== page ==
The following content is sourced from external partners. We cannot guarantee that it is suitable for the visually or hearing impaired.
Activists march during the National Action Network's "We Shall Not Be Moved" march in Washington, DC, U.S., January 14, 2017. REUTERS/Aaron P. Bernstein(reuters_tickers)
By Lacey Johnson
WASHINGTON (Reuters) - U.S. civil rights activists vowed on Saturday to defend hard-fought gains in voting rights and criminal justice during the presidency of Donald Trump, kicking off a week of protests ahead of the Republican's inauguration.
About 2,000 mostly black protesters ignored steady rain to march and rally near Washington's Martin Luther King Jr. Memorial, as speakers urged them to fight for minority rights and President Barack Obama's signature healthcare law, which Trump has vowed to dismantle.
The Rev. Al Sharpton, the rally's organizer and a veteran civil rights leader, said Democrats in Congress needed to be sent a simple message: "Get some backbone."
"We march in the driving rain because we want the nation to understand that what has been fought for and gained, that you're going to need more than one election to turn it around," he said.
The rally drew fewer people than organizers had initially expected, but Sharpton said afterwards he was satisfied with the turnout, given the rain and temperatures hovering just above freezing.
"I really didn't think we'd get those kind of numbers," he said in a telephone interview.
Trump, a New York real estate developer, won with a populist platform that included promises to build a wall along the Mexican border, restrict immigration from Muslim countries and dismantle Obamacare.
His choice of Senator Jeff Sessions, an Alabama Republican, to become attorney general has raised concern among many on the left that Trump could weaken voting rights for minorities and roll back criminal justice reforms.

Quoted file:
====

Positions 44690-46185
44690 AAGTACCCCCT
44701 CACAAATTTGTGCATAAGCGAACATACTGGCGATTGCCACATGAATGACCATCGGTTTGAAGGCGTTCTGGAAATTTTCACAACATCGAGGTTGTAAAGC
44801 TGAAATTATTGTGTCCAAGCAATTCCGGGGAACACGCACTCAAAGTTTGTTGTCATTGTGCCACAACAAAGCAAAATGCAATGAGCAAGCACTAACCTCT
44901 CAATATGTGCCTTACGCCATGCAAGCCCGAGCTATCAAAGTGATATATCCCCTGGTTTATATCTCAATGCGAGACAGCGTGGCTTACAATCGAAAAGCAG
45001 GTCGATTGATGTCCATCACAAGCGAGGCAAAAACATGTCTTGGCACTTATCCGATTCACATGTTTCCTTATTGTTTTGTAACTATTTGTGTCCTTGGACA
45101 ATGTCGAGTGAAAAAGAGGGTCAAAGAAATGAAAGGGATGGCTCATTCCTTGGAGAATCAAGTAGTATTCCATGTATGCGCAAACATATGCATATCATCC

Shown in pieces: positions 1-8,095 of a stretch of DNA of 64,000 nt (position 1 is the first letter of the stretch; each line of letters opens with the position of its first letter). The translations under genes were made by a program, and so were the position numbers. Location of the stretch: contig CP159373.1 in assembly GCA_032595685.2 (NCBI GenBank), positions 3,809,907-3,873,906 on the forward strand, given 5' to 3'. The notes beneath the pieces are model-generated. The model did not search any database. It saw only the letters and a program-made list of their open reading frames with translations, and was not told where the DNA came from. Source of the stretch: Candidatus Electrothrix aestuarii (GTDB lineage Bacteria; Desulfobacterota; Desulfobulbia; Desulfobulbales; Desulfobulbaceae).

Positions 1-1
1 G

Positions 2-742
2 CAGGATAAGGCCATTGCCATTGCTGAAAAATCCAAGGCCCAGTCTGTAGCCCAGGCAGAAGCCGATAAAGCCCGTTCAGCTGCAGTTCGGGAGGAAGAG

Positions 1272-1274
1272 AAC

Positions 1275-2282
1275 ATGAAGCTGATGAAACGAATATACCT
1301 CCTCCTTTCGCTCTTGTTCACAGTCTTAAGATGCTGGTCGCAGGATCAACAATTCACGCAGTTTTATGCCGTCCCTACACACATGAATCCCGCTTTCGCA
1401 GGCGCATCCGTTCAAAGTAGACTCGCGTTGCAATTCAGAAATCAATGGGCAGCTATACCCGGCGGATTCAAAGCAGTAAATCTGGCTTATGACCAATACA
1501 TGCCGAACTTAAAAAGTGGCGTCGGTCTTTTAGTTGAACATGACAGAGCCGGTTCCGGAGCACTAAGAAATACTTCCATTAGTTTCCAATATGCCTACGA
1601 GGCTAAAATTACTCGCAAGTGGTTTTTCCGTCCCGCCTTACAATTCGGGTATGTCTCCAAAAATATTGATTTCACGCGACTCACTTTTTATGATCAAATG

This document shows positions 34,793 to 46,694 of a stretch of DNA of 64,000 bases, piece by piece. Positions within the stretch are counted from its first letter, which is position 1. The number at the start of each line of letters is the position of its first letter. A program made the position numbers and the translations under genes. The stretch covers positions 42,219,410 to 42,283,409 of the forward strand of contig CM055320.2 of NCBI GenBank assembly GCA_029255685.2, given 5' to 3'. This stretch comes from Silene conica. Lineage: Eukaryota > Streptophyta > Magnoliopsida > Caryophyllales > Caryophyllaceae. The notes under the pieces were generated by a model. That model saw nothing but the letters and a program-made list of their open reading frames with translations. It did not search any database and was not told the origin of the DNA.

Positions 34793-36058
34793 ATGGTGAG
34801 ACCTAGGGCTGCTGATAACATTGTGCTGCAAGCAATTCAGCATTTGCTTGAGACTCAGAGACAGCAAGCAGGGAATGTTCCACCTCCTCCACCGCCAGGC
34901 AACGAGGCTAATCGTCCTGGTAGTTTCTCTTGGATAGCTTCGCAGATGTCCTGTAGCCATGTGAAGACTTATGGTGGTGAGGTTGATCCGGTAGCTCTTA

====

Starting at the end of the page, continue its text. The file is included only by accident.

"We will march until hell freezes over, and when it does, we will march on the ice," said Cornell William Brooks, president and chief executive of the National Association for the Advancement of Colored People.
The rally also included the Hispanic group La Raza, politicians, relatives of African-Americans slain by police, the National Urban League, Planned Parenthood and the Human Rights Campaign, an advocacy group for lesbian, gay, bisexual and transgender civil rights.
The rally came hours after Trump blasted U.S. Representative John Lewis after the Georgia Democrat and civil rights campaigner said Russia's alleged hacking aimed at helping Trump put his legitimacy into question.
Trump replied on Twitter that Lewis should focus instead on his Atlanta district. "All talk, talk, talk - no action or results! Sad!," he wrote.
About 30 groups, almost all of them anti-Trump, have gotten permits to protest before, during and after the inauguration. Thousands of demonstrators have vowed to shut down the inauguration.
Washington police and the U.S. Secret Service plan to have some 3,000 extra officers and an additional 5,000 National Guard troops on hand for security.
By far the biggest event will be the Women's March on Washington the day after the inauguration, which organizers say could draw 200,000 people.
(Reporting by Ian Simpson; Editing by Scott Malone, Tom Brown and James Dalgleish)